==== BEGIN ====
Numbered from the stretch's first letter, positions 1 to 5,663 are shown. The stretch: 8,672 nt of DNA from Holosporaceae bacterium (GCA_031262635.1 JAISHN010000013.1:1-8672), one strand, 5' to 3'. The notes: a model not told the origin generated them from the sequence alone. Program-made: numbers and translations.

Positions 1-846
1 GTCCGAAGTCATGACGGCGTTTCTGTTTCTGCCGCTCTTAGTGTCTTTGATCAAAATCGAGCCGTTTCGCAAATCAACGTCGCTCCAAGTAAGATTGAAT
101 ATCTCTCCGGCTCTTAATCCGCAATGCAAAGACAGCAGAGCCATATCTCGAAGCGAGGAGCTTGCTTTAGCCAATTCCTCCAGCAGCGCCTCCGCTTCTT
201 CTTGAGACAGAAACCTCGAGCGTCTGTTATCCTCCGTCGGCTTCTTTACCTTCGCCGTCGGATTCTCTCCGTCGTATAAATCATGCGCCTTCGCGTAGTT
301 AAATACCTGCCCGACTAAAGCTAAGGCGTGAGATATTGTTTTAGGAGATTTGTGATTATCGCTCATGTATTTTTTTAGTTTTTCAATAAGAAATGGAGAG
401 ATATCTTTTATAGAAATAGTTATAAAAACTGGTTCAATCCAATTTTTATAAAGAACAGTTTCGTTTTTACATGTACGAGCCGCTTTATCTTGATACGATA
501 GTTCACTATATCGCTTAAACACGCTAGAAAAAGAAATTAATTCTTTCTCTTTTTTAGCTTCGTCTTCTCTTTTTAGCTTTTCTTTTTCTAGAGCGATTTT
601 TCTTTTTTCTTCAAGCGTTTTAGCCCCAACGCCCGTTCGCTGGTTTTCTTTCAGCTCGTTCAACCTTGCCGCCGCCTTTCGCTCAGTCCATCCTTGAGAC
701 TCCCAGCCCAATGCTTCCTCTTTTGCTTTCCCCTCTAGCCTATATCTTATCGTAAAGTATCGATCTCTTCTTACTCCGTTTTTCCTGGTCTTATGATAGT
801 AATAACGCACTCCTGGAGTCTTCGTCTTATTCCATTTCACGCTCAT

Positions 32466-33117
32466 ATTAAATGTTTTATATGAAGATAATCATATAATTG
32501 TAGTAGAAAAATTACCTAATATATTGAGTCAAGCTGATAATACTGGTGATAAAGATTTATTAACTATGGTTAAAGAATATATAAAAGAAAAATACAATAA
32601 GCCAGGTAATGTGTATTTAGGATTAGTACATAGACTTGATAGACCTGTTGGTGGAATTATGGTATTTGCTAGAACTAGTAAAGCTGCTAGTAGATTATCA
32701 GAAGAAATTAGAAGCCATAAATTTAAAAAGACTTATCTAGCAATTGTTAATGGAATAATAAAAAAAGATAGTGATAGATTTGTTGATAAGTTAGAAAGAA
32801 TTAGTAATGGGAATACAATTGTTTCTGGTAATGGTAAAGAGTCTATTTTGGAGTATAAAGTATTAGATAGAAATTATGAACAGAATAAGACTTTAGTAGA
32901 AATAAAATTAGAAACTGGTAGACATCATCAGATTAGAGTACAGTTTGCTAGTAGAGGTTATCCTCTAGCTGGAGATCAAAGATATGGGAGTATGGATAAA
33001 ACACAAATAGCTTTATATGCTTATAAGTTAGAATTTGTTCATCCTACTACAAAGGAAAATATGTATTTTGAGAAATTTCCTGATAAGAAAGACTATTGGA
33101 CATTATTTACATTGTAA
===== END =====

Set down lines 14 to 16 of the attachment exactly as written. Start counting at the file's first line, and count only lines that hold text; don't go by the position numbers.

32501 TAGTAGAAAAATTACCTAATATATTGAGTCAAGCTGATAATACTGGTGATAAAGATTTATTAACTATGGTTAAAGAATATATAAAAGAAAAATACAATAA
32601 GCCAGGTAATGTGTATTTAGGATTAGTACATAGACTTGATAGACCTGTTGGTGGAATTATGGTATTTGCTAGAACTAGTAAAGCTGCTAGTAGATTATCA
32701 GAAGAAATTAGAAGCCATAAATTTAAAAAGACTTATCTAGCAATTGTTAATGGAATAATAAAAAAAGATAGTGATAGATTTGTTGATAAGTTAGAAAGAA